“Smart cities excel in leveraging the complementary knowledge, capabilities, and resources of heterogeneous actors such as public servants, companies, citizens, foundations, etc. Through a process of co-creation involving networks of actors and emerging technologies, smart cities will – over time – be able to achieve long-term sustainability.”

The Nordic countries are highly developed digital societies. Does this provide an advantage, a competitive edge, in the development of smart cities? 

“Nordic countries are forerunners in the adoption of many kinds of digital technologies. In particular, the openness of various types of data and the use of standardised data interfaces allows the rapid development and adoption of new tools and services supporting sustainable development. Digital technologies also play a major role in the inclusion of citizens in urban development as they tend to be more cost-efficient, visual and instantaneous entry point to participation than traditional alternatives.”

How will your research project contribute to the development of smart cities?

“The CaPs project develops scalable, citizen group-specific and easy-to-adopt methods that promote citizen participation in smart and sustainable urban development in the Nordic context.”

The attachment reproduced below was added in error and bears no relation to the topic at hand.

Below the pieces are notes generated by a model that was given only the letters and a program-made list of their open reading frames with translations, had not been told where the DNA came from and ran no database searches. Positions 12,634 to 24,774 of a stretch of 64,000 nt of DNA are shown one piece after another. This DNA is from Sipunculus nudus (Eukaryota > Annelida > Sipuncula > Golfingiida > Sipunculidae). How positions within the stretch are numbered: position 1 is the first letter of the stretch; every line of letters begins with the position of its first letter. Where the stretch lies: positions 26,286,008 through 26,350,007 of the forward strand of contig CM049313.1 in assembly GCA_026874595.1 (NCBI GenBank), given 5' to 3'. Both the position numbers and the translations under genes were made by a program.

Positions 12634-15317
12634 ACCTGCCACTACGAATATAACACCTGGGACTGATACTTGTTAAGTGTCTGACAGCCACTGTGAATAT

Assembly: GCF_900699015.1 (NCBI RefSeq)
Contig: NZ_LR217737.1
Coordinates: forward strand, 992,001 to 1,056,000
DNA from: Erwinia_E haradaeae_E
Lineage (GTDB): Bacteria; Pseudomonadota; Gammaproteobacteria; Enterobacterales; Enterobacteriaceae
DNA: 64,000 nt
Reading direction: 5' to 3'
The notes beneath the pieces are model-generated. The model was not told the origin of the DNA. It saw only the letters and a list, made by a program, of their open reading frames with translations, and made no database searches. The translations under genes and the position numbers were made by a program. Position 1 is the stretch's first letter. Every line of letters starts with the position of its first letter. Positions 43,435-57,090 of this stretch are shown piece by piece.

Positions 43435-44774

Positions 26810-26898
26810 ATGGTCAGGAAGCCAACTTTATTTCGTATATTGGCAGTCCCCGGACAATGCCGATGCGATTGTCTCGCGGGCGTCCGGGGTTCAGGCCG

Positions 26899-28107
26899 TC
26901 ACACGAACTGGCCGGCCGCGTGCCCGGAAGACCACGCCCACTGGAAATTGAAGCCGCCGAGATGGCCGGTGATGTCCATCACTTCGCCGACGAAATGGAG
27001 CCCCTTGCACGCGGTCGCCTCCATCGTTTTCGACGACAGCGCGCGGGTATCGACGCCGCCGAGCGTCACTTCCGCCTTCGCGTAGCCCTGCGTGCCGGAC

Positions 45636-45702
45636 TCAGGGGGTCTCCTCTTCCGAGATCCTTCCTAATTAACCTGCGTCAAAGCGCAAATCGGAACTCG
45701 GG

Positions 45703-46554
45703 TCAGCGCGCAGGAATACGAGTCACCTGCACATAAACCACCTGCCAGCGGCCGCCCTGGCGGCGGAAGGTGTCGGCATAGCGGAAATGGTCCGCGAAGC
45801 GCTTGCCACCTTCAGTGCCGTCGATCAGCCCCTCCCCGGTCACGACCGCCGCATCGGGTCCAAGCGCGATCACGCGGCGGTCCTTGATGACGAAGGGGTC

Citizen involvement in the Nordic Region

The Nordic Region aims to be the most sustainable and integrated region in the world by 2030. This is the core of the vision adopted by the Nordic Council of Ministers and the Nordic prime ministers in August 2019.

In order to realise this vision, the Nordic Council of Ministers will work to involve everyone living in the Nordic Region in the green transition and digital developments and support and include civil society in its work.

The Nordic Region – towards being the most sustainable and integrated region in the world. Action Plan for 2021 to 2024